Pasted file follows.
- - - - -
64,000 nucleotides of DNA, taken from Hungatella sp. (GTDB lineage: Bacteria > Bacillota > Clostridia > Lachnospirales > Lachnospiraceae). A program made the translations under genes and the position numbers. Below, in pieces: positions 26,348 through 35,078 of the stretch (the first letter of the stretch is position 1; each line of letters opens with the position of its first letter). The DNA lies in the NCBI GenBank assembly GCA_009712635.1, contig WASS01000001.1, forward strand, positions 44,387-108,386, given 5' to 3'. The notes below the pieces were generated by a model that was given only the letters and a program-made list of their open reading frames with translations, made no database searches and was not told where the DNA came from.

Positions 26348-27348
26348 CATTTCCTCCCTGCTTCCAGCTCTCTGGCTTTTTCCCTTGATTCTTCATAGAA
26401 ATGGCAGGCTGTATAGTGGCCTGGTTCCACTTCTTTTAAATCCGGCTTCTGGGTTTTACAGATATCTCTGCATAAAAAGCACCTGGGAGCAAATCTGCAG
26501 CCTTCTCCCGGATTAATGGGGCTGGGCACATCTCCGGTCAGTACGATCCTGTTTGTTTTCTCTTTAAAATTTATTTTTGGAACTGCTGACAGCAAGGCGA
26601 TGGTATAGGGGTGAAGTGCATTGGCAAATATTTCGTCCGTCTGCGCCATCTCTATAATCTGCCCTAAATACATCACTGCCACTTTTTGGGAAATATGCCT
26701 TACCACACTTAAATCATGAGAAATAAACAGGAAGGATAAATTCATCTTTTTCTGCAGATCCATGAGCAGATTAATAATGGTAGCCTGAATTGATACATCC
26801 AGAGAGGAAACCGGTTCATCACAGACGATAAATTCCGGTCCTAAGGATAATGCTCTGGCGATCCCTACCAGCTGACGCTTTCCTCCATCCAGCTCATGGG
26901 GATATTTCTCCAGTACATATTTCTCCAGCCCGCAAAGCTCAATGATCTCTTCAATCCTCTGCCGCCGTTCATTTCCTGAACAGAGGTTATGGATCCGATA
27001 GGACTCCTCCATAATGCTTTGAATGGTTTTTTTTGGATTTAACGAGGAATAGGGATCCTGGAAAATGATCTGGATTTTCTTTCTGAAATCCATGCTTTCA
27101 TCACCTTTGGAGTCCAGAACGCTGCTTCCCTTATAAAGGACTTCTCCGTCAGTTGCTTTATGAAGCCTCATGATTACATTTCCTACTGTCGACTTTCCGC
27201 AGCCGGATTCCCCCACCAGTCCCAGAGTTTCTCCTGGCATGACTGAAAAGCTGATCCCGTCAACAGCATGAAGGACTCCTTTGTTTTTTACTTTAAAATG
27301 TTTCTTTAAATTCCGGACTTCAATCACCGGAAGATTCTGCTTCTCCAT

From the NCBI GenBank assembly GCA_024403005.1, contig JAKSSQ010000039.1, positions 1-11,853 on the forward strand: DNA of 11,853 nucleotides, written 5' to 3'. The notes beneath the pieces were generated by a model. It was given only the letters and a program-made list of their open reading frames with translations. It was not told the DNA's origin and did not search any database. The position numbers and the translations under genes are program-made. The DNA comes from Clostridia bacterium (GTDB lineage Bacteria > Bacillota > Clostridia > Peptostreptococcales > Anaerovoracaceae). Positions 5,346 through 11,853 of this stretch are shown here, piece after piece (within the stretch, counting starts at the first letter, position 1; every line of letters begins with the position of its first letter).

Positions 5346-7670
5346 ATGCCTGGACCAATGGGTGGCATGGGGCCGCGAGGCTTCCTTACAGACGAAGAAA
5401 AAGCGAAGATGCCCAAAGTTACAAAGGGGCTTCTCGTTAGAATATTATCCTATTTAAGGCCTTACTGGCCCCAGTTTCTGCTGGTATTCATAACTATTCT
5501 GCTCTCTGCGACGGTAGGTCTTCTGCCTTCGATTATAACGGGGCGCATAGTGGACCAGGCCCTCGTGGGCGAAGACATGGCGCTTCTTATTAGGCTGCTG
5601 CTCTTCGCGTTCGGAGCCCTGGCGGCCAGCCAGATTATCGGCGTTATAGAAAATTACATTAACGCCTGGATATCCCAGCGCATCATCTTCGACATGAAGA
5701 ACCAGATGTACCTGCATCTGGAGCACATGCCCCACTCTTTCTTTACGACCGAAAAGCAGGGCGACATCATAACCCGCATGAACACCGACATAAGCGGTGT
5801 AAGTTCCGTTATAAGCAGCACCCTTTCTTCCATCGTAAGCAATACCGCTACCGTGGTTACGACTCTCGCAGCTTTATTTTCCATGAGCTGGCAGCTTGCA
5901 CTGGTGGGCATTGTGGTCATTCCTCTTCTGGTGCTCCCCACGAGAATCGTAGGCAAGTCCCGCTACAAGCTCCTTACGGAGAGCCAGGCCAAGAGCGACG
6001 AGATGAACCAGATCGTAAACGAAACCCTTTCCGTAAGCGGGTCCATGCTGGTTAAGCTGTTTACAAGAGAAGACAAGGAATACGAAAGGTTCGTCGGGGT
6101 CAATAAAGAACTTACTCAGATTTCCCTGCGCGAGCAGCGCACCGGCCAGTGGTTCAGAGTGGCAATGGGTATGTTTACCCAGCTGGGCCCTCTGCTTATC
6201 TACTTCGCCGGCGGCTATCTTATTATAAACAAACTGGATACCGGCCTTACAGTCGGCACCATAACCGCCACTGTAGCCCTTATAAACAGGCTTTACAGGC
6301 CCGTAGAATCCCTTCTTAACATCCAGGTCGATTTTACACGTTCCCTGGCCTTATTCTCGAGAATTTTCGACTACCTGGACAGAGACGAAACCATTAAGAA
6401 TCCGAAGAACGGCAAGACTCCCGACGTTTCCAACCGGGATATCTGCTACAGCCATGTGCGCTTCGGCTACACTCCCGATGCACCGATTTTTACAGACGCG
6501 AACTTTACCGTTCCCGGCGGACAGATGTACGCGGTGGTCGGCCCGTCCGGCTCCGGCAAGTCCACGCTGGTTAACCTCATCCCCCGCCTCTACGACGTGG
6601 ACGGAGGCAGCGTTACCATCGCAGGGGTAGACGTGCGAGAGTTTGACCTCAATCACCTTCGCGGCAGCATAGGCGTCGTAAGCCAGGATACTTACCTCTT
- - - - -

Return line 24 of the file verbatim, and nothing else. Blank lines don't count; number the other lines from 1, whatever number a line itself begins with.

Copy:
6101 CAATAAAGAACTTACTCAGATTTCCCTGCGCGAGCAGCGCACCGGCCAGTGGTTCAGAGTGGCAATGGGTATGTTTACCCAGCTGGGCCCTCTGCTTATC